After investing N3.5 trillion to set up bonded terminals in the country, the Association of Bonded Terminal Operators of Nigeria (ABTOA) has said that over 40 bonded terminals in the country are operating below 15 per cent of their capacities since the ports were concessioned in 2006. General-Secretary of the association, Haruna Omolajomo, explained that over 90 per cent of bonded terminals in the country were licensed by the Nigeria Customs Service under the Customs and Excise Management Act (CEMA) Cap 84 LFN 2004 as bonded warehouse/terminal operators and were also globally recognised by World Trade Organisation (WTO), United Nations Conference on Trade and Development (UNCTAD), World Customs Organisation (WCO) as they form an integral part of ports operations.
The secretary general noted that there were over 40 bonded terminals in Lagos, whose oprates erations include improvement and provision of off-dock facilities for the purpose of eliminating congestion at the ports and serving as holding bays for containers under a secured and bonded environment that ensures enhanced revenue for all stakeholders.
However, he noted that most of the port concessionaires were foreigners, who came to the country to make huge profits, thereby ignoring local content. Omolajomo stressed that the concessionaires moved in and chose to keep containers in the ports, as they preferred to deal directly with the importers and agents, which had left operators of bonded terminals to suffer. The secretary general added that this had been happening since government concessioned the ports without any agency of government saddled with a regulatory or supervisory role. According to him, the main port was supposed to be a transit zone as stipulated by the International Maritime Organisation (lMO) that states that cargo must leave the port within 24 to 48 hours to off-dock or to bonded terminals before final clearing by the owners globally.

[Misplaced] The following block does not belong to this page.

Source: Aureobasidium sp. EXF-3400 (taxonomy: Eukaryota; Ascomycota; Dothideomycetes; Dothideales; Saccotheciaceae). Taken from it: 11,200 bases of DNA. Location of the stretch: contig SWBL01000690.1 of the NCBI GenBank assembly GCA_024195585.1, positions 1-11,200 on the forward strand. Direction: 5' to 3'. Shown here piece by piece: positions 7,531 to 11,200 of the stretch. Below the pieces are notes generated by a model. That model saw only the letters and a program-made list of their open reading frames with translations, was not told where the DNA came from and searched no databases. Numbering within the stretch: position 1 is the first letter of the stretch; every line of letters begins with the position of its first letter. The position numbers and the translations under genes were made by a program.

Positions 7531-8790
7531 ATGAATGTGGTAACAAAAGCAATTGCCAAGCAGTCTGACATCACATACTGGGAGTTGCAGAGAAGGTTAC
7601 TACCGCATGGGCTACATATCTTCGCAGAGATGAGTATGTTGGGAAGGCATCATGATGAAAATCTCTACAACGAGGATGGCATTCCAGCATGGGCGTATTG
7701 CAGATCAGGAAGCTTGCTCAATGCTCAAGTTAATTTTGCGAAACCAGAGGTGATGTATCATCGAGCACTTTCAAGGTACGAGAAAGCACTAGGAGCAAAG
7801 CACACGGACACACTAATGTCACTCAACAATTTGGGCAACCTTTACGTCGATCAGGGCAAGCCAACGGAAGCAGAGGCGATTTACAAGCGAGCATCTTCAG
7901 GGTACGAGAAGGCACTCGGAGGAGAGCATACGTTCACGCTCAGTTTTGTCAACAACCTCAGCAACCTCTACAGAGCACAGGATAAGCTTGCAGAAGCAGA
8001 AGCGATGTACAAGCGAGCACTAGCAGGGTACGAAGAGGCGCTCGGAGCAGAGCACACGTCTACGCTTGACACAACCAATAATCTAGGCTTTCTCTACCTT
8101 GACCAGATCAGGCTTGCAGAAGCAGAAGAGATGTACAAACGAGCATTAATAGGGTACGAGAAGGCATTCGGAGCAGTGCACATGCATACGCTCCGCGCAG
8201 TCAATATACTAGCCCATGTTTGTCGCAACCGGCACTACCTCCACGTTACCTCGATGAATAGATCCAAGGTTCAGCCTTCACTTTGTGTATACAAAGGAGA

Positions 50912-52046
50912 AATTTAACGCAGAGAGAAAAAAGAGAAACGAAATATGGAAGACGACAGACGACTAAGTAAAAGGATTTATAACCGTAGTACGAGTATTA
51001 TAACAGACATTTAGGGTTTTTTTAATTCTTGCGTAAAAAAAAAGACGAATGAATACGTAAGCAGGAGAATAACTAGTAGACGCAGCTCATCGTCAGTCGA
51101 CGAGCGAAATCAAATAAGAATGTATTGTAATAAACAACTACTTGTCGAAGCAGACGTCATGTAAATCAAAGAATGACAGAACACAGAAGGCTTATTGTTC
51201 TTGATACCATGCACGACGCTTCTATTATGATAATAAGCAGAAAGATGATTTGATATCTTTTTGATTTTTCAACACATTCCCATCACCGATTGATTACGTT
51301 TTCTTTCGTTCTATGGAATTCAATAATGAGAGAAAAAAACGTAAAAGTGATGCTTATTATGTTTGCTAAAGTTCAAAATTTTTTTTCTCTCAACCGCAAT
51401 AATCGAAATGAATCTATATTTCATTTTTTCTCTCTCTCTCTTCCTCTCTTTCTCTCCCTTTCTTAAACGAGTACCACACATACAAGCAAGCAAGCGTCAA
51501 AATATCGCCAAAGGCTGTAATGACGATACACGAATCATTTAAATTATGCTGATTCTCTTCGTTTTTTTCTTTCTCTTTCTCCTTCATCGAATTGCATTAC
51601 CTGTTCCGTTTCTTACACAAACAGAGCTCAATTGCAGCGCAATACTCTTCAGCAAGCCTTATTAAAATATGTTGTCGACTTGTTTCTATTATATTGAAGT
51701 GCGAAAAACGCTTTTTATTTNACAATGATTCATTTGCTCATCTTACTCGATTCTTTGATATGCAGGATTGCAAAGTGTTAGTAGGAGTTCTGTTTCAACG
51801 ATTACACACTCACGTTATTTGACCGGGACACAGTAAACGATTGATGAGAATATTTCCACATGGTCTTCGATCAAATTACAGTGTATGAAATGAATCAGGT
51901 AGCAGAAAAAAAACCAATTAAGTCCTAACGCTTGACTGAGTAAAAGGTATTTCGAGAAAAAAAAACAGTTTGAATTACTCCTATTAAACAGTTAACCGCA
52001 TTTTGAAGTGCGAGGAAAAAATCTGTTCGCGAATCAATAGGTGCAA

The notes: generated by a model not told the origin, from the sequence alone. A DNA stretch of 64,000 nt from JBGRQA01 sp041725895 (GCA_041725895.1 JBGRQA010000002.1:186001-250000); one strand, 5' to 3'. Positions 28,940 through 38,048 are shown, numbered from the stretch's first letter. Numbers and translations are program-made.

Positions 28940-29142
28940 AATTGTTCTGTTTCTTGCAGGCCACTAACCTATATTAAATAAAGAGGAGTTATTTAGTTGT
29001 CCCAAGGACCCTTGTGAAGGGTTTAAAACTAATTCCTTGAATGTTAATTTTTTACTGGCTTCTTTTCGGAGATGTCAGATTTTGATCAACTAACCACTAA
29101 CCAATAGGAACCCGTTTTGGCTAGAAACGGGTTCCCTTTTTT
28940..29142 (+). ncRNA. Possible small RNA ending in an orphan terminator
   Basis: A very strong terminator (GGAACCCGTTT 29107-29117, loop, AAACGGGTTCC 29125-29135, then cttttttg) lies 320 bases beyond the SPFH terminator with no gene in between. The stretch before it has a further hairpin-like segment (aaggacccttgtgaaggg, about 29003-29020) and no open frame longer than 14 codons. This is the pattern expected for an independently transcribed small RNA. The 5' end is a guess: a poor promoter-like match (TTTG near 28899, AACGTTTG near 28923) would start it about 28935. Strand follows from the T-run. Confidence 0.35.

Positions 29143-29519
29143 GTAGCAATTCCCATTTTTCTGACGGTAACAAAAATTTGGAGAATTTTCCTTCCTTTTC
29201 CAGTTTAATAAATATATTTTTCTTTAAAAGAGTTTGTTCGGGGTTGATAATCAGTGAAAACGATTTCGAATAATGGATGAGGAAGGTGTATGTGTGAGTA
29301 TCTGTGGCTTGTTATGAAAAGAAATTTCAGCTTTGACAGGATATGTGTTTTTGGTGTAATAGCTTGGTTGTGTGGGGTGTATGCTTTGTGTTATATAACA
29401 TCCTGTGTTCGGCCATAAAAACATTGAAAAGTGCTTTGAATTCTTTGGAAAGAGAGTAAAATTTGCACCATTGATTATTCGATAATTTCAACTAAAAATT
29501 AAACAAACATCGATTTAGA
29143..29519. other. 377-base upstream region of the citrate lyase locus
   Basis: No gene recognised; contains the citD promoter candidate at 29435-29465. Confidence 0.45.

Omolajomo explained that bonded terminals could handle all, but not limited to exports, imports, holding bays, warehousing, stemming cargoes or containers landed on a vessel either by barge, road or train, among others. He said despite all these important operations of bonded terminals with international and local backings, the ports were used as big storage facilities with containers stacked as high as six against international best practices, thereby affecting bonded terminal capacity utilisation. Omolajomo said: “Could you imagine a bonded terminal that can accommodate 600 containers at full capacity, but is currently accommodating 67 containers? This is not normal considering the huge amount of money invested in the terminal facilities. “To these concessionaires, they are not duty-bound to patronise the bonded terminals.”
He added that bonded terminals had positively impacted space availability and utilisation, as they complimented the efforts of the Nigerian Ports Authority (NPA) to decongest the ports. Omolajomo stressed that during the National Economic Empowerment and Developmental Strategies (NEEDS) where private individuals were encouraged by the Federal Government to invest and participate economically in maritime businesses, bonded terminal operators borrowed not less than N3.5 trillion to finance acquisition and improvement of facilities.